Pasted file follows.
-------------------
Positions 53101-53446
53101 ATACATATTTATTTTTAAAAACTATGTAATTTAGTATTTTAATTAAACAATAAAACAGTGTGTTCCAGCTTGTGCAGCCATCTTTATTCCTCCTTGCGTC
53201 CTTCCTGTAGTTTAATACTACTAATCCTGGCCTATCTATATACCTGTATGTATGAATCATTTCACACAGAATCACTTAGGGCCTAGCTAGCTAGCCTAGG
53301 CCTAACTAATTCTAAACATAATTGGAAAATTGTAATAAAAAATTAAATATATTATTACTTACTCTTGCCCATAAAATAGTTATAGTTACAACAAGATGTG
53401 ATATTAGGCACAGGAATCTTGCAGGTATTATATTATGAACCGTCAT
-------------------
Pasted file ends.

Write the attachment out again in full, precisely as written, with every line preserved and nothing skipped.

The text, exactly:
Positions 53101-53446
53101 ATACATATTTATTTTTAAAAACTATGTAATTTAGTATTTTAATTAAACAATAAAACAGTGTGTTCCAGCTTGTGCAGCCATCTTTATTCCTCCTTGCGTC
53201 CTTCCTGTAGTTTAATACTACTAATCCTGGCCTATCTATATACCTGTATGTATGAATCATTTCACACAGAATCACTTAGGGCCTAGCTAGCTAGCCTAGG
53301 CCTAACTAATTCTAAACATAATTGGAAAATTGTAATAAAAAATTAAATATATTATTACTTACTCTTGCCCATAAAATAGTTATAGTTACAACAAGATGTG
53401 ATATTAGGCACAGGAATCTTGCAGGTATTATATTATGAACCGTCAT